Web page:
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Compare 1577 edition: 1 For the names of persons, townes, and places, as I haue beene diligent to reforme the errours of other (which are to be ascribed more to the vnperfect copies than to the authors) so may it be that I haue some-where committed the like faults, either by neg|ligence or want of skill to restore them to their full integritie as I wished. But what I haue performed, aswell in that behalfe as others, the skilfull reader shall easily perceiue, EEBO page image 7 and withall consider (I trust) what trauell I haue bestowed to his behoofe in this huge volume; crauing onelie, that in recompense thereof he will iudge the best, and to make a freendlie construction of my meaning, where ought may seeme to haue escaped my pen or the printers presse, otherwise than we could haue wished for his better satisfacti|on. Manie things being taken out as they lie in authors, may be thought to giue of|fense in time present, which referred to the time past when the author writ, are not one|lie tollerable, but also allowable. Therefore (good reader) I beseech thee to weigh the causes and circumstances of such faults and imperfections, and consider that the like may creepe into a far lesse volume than this, and shew me so much fauour as hath beene shewed to others in like causes. And sithens I haue doone my good will, accept the same, as I with a free and thankefull mind doo offer it thee; so shall I thinke my labour well bestowed. For the other histories, which are alreadie collected, if it please God to giue abilitie, shall in time come to light, with some such breefe descriptions of the for|ren regions whereof they treat, as may the better suffice to the readers contentation, and vnderstanding of the matters conteined in the same histories, reduced into abridgements out of their great volumes. And thus I ceasse further to trouble thy pa|tience, wishing to thee (gentle reader) so much profit, as by reading may be had, and as great comfort as Gods ho|lie spirit may endue thee with.

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The politike Conquest of William the first.

Compare 1577 edition: 1 _THis William Duke of Nor|mandie, Anno. 1. base son of Robert the sixt Duke of Nor|mandie, and ne|phew vnto Ed|ward King of England, surna|med the Confes|sor, hauing van|quished the Eng|lish power, and slaine Harold in the field (as you may read at large towards the end of the historie of England) began his reigne ouer England the xv. daie of October being sundaie, in the yeare after the creation of the world 5033. (as W. Harison gathereth) and after the birth of our Saui|our 1066. which was in the tenth yeare of the empe|rour Henrie the fourth, in the sixt of pope Alexander the second, in the sixt of Philip king of France, and a|bout the tenth of Malcolme the third, surnamed Ca|moir, king of Scotland.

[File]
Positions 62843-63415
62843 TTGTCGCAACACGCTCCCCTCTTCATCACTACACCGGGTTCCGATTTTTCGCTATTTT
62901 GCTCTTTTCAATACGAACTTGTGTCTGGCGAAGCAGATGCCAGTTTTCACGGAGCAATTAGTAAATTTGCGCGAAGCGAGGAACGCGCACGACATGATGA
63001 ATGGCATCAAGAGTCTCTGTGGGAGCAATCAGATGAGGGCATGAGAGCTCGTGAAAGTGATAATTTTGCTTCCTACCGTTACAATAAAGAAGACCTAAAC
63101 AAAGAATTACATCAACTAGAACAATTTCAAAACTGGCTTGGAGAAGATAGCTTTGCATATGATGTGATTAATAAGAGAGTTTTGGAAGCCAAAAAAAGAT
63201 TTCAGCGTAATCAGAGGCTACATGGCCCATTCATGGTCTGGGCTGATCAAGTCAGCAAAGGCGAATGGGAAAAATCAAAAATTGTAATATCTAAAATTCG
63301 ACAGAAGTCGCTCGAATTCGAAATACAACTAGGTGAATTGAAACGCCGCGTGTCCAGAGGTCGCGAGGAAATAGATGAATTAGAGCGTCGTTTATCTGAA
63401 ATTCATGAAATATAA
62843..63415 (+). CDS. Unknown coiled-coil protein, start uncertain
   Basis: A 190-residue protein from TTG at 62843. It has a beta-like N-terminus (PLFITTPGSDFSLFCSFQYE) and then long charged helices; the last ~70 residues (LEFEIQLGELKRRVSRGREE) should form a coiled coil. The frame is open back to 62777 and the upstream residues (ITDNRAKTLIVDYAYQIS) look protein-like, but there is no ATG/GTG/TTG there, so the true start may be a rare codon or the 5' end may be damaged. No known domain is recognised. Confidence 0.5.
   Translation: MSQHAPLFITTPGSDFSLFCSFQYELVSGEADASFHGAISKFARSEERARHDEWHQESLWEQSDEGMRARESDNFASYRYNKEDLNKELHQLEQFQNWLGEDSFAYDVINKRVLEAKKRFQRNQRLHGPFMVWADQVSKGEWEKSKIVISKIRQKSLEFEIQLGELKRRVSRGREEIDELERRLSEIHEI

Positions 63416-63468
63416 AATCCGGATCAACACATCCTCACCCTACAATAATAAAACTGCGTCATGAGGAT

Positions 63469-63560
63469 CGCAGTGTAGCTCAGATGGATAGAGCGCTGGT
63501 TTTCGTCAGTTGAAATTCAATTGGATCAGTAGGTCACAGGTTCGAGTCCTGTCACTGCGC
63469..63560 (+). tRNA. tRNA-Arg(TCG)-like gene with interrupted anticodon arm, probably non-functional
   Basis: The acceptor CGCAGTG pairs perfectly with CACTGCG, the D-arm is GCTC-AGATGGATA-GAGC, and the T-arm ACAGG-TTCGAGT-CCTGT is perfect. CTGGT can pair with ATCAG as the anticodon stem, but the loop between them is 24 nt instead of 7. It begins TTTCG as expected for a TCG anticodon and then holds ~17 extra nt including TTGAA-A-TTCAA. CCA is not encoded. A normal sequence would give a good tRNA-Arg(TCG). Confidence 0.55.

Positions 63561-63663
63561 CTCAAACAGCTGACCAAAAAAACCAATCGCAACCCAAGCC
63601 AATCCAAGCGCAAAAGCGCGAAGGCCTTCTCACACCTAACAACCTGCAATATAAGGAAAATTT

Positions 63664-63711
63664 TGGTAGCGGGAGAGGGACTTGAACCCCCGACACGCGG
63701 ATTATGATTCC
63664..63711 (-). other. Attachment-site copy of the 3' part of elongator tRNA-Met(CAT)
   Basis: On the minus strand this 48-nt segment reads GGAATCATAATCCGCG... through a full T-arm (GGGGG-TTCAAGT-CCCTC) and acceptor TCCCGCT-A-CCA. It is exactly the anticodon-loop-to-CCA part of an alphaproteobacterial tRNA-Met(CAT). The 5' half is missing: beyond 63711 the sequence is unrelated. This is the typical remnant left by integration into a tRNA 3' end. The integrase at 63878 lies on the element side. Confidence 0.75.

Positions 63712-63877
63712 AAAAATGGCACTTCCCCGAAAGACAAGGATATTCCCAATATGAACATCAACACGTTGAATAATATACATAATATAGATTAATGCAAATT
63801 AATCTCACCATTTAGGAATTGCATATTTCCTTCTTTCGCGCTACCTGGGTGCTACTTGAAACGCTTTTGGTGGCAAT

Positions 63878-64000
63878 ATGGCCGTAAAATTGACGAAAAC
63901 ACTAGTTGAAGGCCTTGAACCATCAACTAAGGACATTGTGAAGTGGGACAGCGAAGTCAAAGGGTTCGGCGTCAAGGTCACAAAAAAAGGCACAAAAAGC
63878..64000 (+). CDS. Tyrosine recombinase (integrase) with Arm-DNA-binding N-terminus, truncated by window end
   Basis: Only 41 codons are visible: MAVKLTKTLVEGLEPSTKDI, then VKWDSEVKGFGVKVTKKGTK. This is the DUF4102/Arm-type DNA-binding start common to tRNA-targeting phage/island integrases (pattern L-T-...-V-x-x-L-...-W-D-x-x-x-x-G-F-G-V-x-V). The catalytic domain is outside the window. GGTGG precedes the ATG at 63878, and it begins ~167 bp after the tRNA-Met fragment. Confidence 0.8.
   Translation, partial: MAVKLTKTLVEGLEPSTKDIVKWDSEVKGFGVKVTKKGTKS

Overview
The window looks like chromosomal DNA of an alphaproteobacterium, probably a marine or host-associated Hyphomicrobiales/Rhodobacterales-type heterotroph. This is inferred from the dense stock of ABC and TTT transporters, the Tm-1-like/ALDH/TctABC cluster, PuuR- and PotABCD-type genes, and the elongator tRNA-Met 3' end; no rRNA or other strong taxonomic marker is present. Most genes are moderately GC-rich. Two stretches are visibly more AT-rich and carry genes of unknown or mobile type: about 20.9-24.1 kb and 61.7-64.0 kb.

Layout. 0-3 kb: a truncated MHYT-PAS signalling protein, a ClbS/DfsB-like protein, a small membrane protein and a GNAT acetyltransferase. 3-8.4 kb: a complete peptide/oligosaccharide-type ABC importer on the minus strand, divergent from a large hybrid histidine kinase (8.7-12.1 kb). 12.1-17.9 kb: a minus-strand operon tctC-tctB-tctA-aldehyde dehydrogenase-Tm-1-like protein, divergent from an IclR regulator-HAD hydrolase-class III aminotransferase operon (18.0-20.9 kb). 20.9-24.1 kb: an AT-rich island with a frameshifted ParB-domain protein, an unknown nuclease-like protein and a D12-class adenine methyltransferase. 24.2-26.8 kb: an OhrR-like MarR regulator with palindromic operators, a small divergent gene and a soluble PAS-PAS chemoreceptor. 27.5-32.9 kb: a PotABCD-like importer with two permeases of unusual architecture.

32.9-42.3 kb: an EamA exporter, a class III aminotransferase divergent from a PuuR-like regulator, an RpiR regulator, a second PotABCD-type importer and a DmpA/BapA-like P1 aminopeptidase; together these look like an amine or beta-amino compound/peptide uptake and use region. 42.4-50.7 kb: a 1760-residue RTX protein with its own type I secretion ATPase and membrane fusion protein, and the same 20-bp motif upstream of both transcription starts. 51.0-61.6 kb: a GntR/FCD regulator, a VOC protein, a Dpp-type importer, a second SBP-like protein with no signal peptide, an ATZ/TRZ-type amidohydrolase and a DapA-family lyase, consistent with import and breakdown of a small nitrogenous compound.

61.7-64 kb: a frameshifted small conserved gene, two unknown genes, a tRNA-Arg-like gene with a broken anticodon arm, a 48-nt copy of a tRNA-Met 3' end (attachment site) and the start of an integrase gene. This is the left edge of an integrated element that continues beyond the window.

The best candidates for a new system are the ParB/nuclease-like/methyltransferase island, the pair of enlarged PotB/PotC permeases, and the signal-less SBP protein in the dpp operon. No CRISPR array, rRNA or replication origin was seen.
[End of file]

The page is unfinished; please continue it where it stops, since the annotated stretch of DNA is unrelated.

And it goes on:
Compare 1577 edition: 1 2 Sim. Dun. Immediatlie after he had thus got the victorie in a pight field (as before ye haue heard) he first re|turned to Hastings, and after set forward towards London, wasted the countries of Sussex, Kent, Ham|shire, Southerie, Middlesex, and Herefordshire, bur|ning the townes, and sleaing the people, till he came to Beorcham. In the meane time, immediatlie after the discomfiture in Sussex, the two earles of Nor|thumberland and Mercia,Edwin and Marchar. Edwin and Marchar, who had withdrawne themselues from the battell togi|ther with their people, came to London, and with all speed sent their sister quéene Aldgitha vnto the citie of Chester,Quéene Ald|githa sent to Chester. and herewith sought to persuade the Lon|doners to aduance one of them to the kingdome: as Wil. Mal. writeth. Wil. Mal. Simon Dun. But Simon of Durham saith, that Aldred archbishop of Yorke, and the said earles with others would haue made Edgar Etheling king. Howbeit, whilest manie of the Nobilitie and others prepared to make themselues redie to giue a new battell to the Normans (how or whatsoeuer was the cause) the said earles drew homewards with their powers, Wil. Malm. The bishops blamed. to the great discomfort of their freends. Wil. Malm. séemeth to put blame in the bishops, for that the lords went not forward with their purpose in ad|uancing Edgar Etheling to the crowne. For the bi|shops (saith he) refused to ioine with the lords in that behalfe, and so through enuie and spite which one part bare to another, when they could not agrée vpon an Englishman, they receiued a stranger, insomuch that vpon king William his comming vnto Beorcham,The archbi|shop of Yorke & other submit themselues to king William. Aldred archbishop of Yorke, Wolstane bishop of Worcester, and Walter bishop of Hereford, Edgar Etheling, and the foresaid earles Edwin and Mar|char came and submitted themselues vnto him, whom he gentlie receiued, and incontinentlie made an a|gréement with them, taking their oth and hostages (as some write) and yet neuerthelesse he permitted his people to spoile and burne the countrie.

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